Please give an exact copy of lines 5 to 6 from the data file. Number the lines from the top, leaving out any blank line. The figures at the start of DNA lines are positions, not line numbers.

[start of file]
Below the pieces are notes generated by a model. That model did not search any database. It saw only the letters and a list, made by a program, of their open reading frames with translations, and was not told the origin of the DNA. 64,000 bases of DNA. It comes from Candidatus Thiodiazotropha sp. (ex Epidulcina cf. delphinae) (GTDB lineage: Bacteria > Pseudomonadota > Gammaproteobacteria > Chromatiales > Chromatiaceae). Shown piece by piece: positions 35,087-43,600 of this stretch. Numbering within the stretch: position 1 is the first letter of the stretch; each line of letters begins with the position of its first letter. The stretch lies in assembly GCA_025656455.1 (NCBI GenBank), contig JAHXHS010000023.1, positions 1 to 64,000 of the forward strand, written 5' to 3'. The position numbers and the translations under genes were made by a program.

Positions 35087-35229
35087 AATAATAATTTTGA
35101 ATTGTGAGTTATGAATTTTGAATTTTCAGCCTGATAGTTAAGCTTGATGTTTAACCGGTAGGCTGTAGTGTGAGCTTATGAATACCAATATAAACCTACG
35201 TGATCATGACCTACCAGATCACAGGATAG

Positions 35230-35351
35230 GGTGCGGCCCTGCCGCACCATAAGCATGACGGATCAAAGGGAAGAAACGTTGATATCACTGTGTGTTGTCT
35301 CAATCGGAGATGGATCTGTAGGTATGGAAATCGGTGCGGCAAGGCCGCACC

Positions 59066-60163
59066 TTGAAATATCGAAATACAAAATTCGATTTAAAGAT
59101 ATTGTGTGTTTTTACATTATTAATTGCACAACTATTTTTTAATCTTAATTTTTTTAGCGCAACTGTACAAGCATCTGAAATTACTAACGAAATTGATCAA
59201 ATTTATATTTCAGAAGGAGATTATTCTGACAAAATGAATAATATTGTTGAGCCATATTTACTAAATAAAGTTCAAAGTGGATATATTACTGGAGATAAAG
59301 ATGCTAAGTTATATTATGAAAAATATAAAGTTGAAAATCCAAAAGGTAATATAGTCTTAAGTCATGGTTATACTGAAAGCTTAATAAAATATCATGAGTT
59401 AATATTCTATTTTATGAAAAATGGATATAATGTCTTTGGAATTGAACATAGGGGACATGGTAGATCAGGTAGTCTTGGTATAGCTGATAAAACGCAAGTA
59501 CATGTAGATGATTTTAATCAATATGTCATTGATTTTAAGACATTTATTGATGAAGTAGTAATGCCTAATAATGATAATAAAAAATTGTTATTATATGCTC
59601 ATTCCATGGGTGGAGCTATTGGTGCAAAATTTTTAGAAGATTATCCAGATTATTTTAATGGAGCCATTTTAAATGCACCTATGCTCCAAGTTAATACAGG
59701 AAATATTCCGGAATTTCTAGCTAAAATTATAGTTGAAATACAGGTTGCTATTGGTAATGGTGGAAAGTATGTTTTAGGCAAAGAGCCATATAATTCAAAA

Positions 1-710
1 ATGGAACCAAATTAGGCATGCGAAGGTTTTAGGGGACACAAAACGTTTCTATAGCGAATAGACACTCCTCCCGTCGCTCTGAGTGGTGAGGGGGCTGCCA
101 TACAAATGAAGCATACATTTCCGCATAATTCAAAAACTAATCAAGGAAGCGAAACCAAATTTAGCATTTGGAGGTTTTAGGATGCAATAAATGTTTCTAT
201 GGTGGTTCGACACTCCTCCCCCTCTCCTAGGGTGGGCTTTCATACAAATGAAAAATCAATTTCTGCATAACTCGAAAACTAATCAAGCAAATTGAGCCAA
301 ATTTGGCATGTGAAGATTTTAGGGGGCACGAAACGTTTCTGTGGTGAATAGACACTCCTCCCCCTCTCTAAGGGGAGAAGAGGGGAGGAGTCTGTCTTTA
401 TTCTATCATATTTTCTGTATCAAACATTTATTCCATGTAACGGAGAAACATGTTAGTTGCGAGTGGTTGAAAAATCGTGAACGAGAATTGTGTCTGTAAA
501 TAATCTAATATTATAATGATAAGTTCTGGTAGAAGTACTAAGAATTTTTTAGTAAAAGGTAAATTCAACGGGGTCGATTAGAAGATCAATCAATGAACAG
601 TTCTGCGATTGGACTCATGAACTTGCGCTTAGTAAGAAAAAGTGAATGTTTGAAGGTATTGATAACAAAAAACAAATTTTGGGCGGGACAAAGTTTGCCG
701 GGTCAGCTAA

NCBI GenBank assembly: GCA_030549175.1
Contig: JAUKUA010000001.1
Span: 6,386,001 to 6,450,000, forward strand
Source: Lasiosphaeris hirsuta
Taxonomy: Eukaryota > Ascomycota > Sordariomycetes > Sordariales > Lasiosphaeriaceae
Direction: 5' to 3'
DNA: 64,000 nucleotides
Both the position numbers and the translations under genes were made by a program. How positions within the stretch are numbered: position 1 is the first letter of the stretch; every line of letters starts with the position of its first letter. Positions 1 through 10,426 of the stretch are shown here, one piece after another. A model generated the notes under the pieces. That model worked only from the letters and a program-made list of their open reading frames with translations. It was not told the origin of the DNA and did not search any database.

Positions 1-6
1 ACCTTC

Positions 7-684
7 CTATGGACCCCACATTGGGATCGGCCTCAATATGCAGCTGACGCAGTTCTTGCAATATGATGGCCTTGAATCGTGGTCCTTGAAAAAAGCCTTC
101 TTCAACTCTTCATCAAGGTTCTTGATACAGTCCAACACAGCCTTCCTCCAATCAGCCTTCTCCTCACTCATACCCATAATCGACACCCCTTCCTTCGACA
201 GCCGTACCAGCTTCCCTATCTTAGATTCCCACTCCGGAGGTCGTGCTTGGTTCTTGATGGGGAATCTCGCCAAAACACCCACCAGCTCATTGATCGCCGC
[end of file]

35201 TGATCATGACCTACCAGATCACAGGATAG

Positions 35230-35351